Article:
I apologize for my absence, but we have been kinda busy running a coffee shop and Museum! Yep, we finally did it. Our opening day was February 17, flea market day, and what a day! I never dreamed we would be so busy! Along with all the wonderful visitors, we had our Prime Minister, his wife and entourage as well. And since that day we have kept pretty busy. We even had the ex prime minister stop in one day for coffee.
With the outside looking pretty and the garden coming back to its former beauty we are officially open for business.
There are a few minor adjustments to be made, but over all it’s looking beautiful.
Inside is coming together as well. This is what you see when you walk into the coffee shop. Our concrete counters are a real source of conversation and the Abaco pine floor is beautiful.
The wall we kept looks perfect in this space.
And the view looking outside isn’t bad either.
The first room in the Museum was small so we had to really figure out what would be best in the space available. And so far, the collection of wedding dresses fits perfectly.
On the left is Mrs. Patricia’s, then the mystery dress, and the one on the far right was worn by 4 brides! Look how beautiful it still is! The mystery dress was believed to belong to Mrs. Mary, but on further inspection it appears that it is not. We are still on the look out for the owner. If you recognize this dress in some old photos, let us know who it belongs to.
As you exit this room and go to the left, this room has a charming old bed and our built in cabinets to hold little treasures.
We were also gifted this beautiful old portrait. Can you guess who is in the painting? A little hint…. it’s one of the men who started the Ferry service in the fifty’s… Mr. Ritchie! It’s a wonderful painting. Unfortunately we don’t have anything in the Museum to represent the Ferry service other than 4 small tokens. So if you have any Ferry memorabilia, we would love to display it in the museum.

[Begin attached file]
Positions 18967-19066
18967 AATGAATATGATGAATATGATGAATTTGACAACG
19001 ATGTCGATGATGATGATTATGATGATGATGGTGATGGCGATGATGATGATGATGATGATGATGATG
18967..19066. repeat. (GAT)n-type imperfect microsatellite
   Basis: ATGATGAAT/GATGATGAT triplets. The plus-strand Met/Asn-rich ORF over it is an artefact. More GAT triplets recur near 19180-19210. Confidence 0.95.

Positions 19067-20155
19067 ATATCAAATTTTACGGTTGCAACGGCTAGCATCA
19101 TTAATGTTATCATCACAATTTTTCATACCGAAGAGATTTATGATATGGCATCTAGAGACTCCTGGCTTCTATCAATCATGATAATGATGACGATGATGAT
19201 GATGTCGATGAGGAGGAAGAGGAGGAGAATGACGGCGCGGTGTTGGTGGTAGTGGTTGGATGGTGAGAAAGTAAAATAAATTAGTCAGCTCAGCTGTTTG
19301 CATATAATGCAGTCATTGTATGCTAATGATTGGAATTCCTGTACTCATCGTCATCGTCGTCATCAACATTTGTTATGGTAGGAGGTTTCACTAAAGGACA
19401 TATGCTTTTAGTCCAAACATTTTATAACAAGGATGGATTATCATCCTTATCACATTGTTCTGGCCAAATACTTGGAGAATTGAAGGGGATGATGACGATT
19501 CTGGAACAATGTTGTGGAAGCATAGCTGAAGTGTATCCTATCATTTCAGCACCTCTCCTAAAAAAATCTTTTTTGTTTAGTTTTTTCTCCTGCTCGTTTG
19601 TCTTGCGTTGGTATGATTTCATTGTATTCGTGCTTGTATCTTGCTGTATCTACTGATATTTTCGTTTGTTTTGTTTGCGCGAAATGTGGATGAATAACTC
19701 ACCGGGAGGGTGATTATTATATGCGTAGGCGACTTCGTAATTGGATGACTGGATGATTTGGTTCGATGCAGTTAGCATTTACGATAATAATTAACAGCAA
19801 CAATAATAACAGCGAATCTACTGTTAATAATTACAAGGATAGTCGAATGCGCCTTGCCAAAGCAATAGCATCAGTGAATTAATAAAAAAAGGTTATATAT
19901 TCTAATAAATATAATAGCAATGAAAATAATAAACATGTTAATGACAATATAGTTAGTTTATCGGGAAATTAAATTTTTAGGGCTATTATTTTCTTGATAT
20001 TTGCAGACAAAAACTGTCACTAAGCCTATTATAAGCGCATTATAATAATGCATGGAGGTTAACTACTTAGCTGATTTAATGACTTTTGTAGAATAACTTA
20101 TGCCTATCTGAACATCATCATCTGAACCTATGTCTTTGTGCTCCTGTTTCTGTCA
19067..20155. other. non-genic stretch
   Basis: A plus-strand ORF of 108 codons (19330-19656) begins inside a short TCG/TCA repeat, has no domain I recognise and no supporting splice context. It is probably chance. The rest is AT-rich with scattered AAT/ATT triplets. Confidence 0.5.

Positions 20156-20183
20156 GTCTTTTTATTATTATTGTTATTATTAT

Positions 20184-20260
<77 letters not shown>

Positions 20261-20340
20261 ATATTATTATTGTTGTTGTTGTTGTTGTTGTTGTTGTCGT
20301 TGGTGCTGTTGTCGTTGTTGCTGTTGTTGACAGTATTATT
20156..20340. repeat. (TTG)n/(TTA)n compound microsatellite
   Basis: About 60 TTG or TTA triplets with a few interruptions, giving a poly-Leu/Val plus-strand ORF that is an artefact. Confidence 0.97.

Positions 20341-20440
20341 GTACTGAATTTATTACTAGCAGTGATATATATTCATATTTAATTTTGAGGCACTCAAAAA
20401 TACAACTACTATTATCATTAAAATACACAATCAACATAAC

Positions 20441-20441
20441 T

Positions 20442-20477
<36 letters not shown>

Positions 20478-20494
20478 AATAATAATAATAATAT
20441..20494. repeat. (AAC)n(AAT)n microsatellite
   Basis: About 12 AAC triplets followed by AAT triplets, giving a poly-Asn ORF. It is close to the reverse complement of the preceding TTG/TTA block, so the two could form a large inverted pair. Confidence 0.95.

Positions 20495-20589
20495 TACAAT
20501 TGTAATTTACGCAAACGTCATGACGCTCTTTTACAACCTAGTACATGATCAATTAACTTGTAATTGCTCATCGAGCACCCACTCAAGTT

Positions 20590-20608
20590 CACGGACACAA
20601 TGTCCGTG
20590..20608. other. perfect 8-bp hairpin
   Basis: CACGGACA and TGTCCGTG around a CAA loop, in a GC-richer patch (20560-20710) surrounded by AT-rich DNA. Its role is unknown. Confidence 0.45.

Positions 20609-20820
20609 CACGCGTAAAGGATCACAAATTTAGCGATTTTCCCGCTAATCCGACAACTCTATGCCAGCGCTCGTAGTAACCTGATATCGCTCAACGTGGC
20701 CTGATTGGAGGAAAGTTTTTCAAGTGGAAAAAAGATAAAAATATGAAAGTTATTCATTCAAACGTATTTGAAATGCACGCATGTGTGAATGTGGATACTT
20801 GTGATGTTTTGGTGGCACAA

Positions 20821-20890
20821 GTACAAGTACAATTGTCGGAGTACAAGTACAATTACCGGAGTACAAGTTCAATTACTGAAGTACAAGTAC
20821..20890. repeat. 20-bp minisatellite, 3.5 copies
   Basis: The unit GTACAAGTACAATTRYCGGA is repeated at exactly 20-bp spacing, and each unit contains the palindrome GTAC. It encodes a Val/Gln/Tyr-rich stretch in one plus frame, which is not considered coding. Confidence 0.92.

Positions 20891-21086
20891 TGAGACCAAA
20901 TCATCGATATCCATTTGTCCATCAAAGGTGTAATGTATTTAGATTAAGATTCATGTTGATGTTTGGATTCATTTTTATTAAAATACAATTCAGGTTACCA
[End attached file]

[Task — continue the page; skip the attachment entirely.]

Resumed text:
The other room on the ground floor is where we are showcasing the boat building on the island. Uncle Will and some of the other boat builders have photos and hand tools on display
Billy made a display case out of old ship windows to show our visitors pieces of the wreck the Adirondack. People are still finding items washed ashore or imbedded in the rock!
We had to get creative in where we put the stairs, but in the end it worked out well to have them in the room where the dresses are. They are in the same place as where they used to be, but on the opposite side of the building. And Doug Foust was the designer and builder of the stairs.
Upstairs is where the Sweeting children slept. 10 of the 12 children lived in this house with Percy and Venie.
The old softball uniform is from Michael Albury. I was pretty shocked to find out it’s made of flannel! Soooo hot! We also have some photos and history of our little all age school up there.
The items we have upstairs are not displayed as it would have been lived in. But is the best way for us to display them.
This flag, laid on the iron bed, is actually one of the original flags from the 1940’s with the motto from Sir Woods Rogers, the governor of the Bahamas at the time. Expulsion piratis, restitution commercia. Expel the pirates, restore commerce.
We also have the privilege of displaying Mrs. Lola’s sign and bread pans! She isn’t able to bake anymore, but Donny & Nancy Riley had those treasures and let us have them for display.
Just at the top of the stairs on the left is the hand made wooden tub from Martha Roberts. Her father Mr. Haziel made it for his children. I believe it is the only one on Man-O-War. We have had several school groups come to the museum, and the question I get asked the most is, “how did they not get splinters in their bottom when they bathed”! My answer is it probably had a better paint job than it has now. 😊
Tucked into the slope of the roof we have a few of the children items. The clothes are hand made from Edith Weatherford’s collection and the cute little yellow suit belonged to Glen Albury!
And I think that’s it for the guided tour. I have tried to include as many photos as I could and really hope you get a feel for the building. It has turned into a very quaint little Museum with an awesome addition of a popular coffee shop.
This project has been a long time coming. We have had hiccups along the way, but nothing we couldn’t handle. And now it’s a thriving busy place on our island, and somewhere I hope you want to come visit soon.
If you would like to make a donation to the Museum you can do so through PERC for tax credit, or contact us directly at P.O. Box Ab22955, MOW cay, Bahamas.